A hospital trust may have to merge with a neighbouring organisation to ensure the survival of its services.
Bosses at Weston Area Health Trust are to begin discussions with NHS South of England and the NHS Trust Development Authority about how it will provide services in the future.
The move comes after the Government stated that every health trust in the country had to become a foundation trust or look at other ways of delivering services.
The trust, which runs Weston General Hospital, is one of the smallest acute care trusts in the country and does not have the budget, staffing or range of services to become a stand-alone foundation trust.
Bosses had been investigating the possibility of setting up an Integrated Care Organisation in North Somerset, which could combine social services and healthcare provision, including mental health services, in one new organisation.
But after a year of investigation the trust has decided it is no longer practical to pursue the idea because of a lack of funding and concerns the new body would not meet the strict requirements of the government health watchdog Monitor.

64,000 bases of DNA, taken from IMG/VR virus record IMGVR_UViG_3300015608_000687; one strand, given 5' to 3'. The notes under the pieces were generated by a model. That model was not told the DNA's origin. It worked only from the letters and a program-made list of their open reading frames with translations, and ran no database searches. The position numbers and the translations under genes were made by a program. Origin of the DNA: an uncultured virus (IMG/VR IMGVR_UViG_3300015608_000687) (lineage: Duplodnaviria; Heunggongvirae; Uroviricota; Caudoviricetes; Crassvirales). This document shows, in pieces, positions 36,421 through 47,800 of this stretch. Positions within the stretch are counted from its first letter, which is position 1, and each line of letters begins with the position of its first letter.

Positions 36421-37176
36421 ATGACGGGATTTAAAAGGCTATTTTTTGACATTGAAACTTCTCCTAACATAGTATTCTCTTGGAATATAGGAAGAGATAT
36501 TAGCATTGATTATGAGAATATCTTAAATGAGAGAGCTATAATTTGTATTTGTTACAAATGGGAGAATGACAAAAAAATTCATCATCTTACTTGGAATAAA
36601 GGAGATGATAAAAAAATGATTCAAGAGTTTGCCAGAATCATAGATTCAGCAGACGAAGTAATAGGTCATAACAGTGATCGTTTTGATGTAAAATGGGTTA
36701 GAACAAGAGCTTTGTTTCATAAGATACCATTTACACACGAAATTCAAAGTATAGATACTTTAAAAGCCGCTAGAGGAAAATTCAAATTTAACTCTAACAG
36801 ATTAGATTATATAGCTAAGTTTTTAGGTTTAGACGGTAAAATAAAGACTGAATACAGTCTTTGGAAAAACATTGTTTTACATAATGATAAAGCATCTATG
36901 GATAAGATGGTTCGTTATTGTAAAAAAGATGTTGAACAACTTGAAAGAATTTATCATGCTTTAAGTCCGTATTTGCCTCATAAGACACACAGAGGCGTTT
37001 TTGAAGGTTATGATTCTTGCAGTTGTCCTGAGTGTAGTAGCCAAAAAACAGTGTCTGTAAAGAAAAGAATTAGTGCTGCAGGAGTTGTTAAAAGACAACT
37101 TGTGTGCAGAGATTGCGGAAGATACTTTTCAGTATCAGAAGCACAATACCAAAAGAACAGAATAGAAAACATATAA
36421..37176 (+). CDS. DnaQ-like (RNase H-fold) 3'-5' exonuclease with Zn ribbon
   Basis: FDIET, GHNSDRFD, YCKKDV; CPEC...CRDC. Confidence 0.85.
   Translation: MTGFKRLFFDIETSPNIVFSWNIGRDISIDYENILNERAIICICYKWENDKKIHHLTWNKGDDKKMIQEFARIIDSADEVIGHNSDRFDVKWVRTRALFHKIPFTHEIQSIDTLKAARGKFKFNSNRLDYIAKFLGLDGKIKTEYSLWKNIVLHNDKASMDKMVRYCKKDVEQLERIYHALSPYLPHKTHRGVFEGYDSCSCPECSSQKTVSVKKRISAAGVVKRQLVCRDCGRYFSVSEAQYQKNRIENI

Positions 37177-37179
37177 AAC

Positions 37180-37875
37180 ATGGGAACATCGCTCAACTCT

Now the trust will talk with NHS South England and the NHS Development Authority about how its work can be done in the future. It could end up merging with a neighbouring hospital trust – possibly in Bristol – to become a foundation trust together.
The other option is to find a different partner organisation, either a privately-run company, a voluntary organisation or a charity.
Trust chief executive Peter Colclough said: “We have put considerable effort into exploring the feasibility of bringing together social services provided by North Somerset Council, the services provided by North Somerset Community Partnership and the Acute Service provided by Weston Area Health NHS Trust into a single Integrated Care Organisation. But we have reluctantly concluded that this larger organisation could not pass the tests associated with becoming a Foundation Trust in its own right, in particular because of the scale of the financial challenge that would still face the new organisation.”
Currently WAHT has an annual budget of £90 million and treats around 180,000 patients from across Weston-super-Mare and the surrounding area every year.
Trust chairman Chris Creswick said: “Weston General Hospital currently provides safe, high quality services but it is increasingly clear that as more healthcare is best delivered very locally (in GP surgeries or at home), or in large, regional specialist hospitals, small district general hospitals find themselves under increasing pressure.”